We each have a unique style of speaking, whether it’s one-on-one or in for a big audience. I’m sure people have pointed out to you in the past about how different you might pronounce a word or how you have an interesting way of saying something? The way we talk is something we’ve developed over the years starting with our childhood, and has been influenced by our parents, siblings, friends, TV and even books we read.
One of the ways that you stand out in the crowd, and a way people will often distinguish you, is by your speaking style. But often when presenting to a bigger audience, that specific way you speak becomes the point of focus for the duration of the speech. By and large, that is the thing that impacts the first impression you make during, say a presentation. Regardless, now and then the way you talk can wind up being a distraction if your speech is riddled with eccentricities or “quirks”.
You can get some conspicuous verbal mannerisms that can impact your ability to be a good speaker. Those eccentric speech quirks justify some consideration, in order for you to discover them and eliminate them while going up against a social setting or a group individuals. The one idiosyncrasy that is most striking may be the dreaded “um.” We’ve all sat through a lecture or a wedding speech, where the speaker kept saying “um” after every other word. The repetitive use of “um” can really affect how engaged you keep your audience during a speech. Using it too many times is a sign that either you’re nervous or just not very well prepared. Or perhaps the speaker lost their train of thought. “Um” is often a subconscious effort to buy time while the speaker gathers their thoughts and gets back on track.
There are other public speaking quirks besides the infamous “um” that can really distract from one’s speech. Take for example the very popular “you know”. Even very capable speakers have been caught using that phrase indiscriminately.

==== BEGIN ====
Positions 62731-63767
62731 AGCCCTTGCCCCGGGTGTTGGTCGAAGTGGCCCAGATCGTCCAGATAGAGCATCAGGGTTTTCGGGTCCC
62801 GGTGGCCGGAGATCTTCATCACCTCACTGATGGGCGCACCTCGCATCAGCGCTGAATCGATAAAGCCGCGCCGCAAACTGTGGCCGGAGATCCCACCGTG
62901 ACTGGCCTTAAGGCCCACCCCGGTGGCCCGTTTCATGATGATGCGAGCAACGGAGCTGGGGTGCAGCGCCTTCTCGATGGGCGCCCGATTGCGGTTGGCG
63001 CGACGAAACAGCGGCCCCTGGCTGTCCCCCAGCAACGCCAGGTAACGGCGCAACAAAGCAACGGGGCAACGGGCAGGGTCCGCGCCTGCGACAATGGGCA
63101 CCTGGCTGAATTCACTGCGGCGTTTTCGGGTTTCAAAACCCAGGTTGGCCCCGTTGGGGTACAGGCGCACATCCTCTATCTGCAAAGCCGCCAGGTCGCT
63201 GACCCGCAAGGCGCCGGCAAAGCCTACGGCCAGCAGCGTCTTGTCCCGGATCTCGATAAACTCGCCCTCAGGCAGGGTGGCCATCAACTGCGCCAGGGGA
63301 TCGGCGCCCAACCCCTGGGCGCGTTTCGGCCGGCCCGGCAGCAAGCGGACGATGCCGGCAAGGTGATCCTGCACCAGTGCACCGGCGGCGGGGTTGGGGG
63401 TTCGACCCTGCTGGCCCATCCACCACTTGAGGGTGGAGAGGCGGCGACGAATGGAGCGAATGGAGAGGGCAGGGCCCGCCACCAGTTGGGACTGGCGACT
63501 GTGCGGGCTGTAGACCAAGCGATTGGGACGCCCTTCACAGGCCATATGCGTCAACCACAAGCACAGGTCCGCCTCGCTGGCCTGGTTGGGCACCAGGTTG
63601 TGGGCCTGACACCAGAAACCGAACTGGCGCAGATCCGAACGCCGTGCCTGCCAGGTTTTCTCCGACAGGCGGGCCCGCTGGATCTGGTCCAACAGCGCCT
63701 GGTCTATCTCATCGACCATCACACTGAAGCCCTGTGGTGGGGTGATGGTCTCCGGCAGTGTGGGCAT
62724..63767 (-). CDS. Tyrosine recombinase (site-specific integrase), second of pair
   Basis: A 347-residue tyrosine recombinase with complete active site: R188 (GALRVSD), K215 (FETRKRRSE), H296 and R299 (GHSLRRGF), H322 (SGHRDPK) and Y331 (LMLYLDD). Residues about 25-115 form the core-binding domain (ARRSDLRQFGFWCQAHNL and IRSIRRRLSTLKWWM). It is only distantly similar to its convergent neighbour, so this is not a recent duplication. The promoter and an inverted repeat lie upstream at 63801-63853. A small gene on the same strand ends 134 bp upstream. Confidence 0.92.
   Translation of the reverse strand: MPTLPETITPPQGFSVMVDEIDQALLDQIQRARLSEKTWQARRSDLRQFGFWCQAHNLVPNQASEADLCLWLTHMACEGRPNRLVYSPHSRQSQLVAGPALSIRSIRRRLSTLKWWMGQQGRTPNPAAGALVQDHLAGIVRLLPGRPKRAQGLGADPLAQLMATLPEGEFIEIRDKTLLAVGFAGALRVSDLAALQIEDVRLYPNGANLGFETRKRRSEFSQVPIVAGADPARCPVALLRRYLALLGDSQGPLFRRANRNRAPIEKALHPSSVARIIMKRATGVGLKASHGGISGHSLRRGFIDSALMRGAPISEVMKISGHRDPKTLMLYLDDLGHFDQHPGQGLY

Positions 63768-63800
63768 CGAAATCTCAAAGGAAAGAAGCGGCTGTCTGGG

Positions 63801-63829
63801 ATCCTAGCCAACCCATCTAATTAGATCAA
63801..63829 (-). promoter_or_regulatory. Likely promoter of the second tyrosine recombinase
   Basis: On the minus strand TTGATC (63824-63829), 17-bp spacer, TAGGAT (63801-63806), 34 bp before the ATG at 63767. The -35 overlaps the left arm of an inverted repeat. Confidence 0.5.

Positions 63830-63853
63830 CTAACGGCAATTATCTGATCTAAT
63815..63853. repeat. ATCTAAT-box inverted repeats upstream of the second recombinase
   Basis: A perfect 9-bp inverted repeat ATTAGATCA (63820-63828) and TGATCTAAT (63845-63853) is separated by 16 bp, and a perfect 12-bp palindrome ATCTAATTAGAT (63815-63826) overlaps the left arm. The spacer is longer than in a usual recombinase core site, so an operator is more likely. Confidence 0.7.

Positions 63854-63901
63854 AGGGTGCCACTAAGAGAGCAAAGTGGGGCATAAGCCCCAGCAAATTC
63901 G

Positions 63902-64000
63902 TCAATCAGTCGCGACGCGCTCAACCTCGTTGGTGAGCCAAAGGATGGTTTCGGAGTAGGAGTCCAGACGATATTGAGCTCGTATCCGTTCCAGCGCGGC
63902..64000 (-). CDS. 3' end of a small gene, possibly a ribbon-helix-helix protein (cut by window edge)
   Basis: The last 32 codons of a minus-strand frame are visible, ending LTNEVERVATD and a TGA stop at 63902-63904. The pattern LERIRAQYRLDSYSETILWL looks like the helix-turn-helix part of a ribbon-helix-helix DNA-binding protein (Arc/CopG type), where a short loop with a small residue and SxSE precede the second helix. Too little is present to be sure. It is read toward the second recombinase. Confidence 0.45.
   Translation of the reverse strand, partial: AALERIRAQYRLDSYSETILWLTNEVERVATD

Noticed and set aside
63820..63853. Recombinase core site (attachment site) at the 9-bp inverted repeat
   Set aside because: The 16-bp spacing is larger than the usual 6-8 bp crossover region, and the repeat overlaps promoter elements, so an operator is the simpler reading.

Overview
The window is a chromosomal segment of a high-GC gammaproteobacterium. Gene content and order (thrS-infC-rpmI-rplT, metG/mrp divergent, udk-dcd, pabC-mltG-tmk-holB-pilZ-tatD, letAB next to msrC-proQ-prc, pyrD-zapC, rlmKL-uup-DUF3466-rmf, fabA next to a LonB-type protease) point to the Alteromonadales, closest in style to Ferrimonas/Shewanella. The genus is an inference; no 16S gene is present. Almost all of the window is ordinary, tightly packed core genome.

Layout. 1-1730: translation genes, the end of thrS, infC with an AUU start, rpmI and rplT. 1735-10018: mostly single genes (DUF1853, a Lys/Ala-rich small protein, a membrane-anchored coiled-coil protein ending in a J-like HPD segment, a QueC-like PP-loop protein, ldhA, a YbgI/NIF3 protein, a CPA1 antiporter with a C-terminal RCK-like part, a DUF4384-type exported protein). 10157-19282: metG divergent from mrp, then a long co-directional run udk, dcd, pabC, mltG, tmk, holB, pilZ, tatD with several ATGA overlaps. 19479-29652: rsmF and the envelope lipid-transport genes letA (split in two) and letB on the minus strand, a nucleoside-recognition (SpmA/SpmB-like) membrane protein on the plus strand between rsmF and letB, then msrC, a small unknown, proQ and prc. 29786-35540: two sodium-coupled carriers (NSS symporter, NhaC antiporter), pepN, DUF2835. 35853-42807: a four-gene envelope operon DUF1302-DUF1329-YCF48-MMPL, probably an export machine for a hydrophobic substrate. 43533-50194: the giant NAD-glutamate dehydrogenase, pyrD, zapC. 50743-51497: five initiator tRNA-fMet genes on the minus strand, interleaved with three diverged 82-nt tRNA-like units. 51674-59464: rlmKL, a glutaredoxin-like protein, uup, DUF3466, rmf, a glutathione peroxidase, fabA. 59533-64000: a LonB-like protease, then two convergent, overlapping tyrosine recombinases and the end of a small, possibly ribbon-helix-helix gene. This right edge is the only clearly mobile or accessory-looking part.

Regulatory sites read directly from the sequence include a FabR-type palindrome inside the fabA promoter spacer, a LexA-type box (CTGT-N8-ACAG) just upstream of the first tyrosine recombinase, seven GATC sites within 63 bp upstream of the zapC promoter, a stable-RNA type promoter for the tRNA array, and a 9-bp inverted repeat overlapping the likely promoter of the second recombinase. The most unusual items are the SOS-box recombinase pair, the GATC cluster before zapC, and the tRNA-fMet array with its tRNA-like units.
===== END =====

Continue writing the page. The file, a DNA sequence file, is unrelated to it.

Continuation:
Occasionally particular phrases wind up being popular for a while and you start noticing everyone around you saying those phrases. Often these phrases are coined by a celebrity or public figure and they become part of pop-culture. It’s ok to sprinkle a speech with a few popular phrases here and there. The problem is when it become over-used, to the point that your speech starts to lose all meaning.
The real issue with these quirks is you won’t know yourself that you are utilizing them. You are so involved in your delivery of your presentation that the quirks start finding their way in and ending up taking over your style . Regardless, with a little practice it is possible to slash down or take out the need of falling back on these pesty quirks. Like they say practice makes perfect.
Know your presentation well, and take the time to research and understand the topic. When you are confident in the topic you are presenting, your speech will flow more smoothly and withour having to fall back on “um” – at least not too many times!